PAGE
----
Previous article: Community vs Public Cloud
There’s essentially two types of cloud applications a recruitment agency can utilise: ‘community cloud’ and ‘public cloud’.
There are of course differences between what ‘community cloud’ and ‘public cloud’ offer, however what is a pro or a con is ultimately determined by reviewing each in the context of your end objectives.
‘Community cloud’ solutions offer highly specialised features, specifically designed for the end use in mind.
Typically there is a small user base that is focussed on one outcome, so there is a like-minded group of users that can push the vendor to develop the application to meet evolving needs.
This means users have relatively strong influence on the vendor to adapt the solution.
As the vendor has had to develop the solution from the ground up, there is greater risk that if something happens to that vendor, the investment of the end user may be jeopardised.
Once the customer base reaches a level of maturity, it’s difficult for the vendor to transition the user base to something quite different.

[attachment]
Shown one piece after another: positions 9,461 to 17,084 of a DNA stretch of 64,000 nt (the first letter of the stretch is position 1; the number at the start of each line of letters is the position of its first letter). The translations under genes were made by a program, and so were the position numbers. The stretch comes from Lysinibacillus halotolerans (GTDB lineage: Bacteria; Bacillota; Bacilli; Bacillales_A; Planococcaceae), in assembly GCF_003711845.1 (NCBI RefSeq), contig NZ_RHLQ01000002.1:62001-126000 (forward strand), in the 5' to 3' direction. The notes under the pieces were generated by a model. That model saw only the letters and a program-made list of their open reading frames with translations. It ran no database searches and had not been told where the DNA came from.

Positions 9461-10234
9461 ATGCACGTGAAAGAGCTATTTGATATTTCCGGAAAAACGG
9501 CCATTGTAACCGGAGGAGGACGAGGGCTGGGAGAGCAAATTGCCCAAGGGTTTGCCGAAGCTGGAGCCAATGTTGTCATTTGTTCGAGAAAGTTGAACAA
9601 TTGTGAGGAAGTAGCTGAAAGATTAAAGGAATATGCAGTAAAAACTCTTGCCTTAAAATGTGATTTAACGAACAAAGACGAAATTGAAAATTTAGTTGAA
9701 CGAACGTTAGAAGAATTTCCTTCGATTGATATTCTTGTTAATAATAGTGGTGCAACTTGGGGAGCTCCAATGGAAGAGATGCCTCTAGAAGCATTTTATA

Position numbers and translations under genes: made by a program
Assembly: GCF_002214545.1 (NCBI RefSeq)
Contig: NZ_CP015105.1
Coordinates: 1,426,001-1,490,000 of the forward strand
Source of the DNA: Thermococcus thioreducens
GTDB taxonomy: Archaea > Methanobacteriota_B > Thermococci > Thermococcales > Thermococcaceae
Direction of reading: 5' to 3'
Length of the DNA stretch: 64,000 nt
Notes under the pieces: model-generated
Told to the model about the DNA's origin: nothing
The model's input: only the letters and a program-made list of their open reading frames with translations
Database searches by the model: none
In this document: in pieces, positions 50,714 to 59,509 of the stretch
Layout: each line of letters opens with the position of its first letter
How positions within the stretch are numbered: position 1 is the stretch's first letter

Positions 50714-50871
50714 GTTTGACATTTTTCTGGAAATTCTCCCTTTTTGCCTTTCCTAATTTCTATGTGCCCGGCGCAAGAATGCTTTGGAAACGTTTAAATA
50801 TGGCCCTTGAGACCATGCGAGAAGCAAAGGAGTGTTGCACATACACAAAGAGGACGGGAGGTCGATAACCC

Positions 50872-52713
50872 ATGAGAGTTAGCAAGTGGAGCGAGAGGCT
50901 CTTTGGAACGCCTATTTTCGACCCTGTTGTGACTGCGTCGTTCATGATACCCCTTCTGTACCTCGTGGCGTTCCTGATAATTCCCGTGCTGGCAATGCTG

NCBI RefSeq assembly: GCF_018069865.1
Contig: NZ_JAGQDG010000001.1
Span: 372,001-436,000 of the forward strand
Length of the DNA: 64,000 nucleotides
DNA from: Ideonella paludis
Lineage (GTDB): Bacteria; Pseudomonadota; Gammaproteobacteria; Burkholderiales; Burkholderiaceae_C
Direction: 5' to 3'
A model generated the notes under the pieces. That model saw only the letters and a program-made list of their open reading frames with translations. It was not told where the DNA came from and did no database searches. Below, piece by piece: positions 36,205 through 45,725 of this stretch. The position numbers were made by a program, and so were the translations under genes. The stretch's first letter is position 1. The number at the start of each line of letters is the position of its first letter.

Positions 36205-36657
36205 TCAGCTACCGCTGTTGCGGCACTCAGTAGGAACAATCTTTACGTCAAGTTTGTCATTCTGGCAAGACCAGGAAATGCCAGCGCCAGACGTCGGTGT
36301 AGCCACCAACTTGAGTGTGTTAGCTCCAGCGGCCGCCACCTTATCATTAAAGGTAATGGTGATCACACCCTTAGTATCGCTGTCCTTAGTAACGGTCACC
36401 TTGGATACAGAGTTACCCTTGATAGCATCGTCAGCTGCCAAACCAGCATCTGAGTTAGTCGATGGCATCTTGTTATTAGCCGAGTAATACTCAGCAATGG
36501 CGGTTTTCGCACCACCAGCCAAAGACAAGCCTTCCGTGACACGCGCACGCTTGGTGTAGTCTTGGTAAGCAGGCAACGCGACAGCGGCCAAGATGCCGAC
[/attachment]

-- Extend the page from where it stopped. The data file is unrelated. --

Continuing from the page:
This means the solution can become a legacy system quite quickly, in a similar way to the legacy on-premise applications of the past.
Typically changes are made incrementally to features and functions only, and the underlying technology platform doesn’t get upgraded.
The vendor’s money and resource investment in the underlying technology is low, putting the entire solution at risk of becoming out of date quite quickly.
By nature of being public, these solutions are built on a large scale.
Vendors make sure their technology and underlying platform is continually evolving and they take combined feedback from their vast user base, made up of professionals from a variety of different industries.
This opens the door for your own industry, ie recruitment, to gain considerable value from the insights and innovation of a more evolved industry compared to your own.
‘Public cloud’ solutions also provide a base for other software vendors to develop industry specific technology on top of the underlying platform. Apple is a classic example, with their open platform that allows anyone to build an app on, therefore expanding the original capability of the platform in a multitude of ways.
Multiple vendors are required, so there are more complex vendor relationships involved versus one single vendor relationship.
The breadth of capability is so big it can be quite overwhelming and complex to navigate for small businesses in particular.
This also means the solution may be way more sophisticated than a small business can leverage, therefore diminishing return on investment.
Next article: What’s right for your business?
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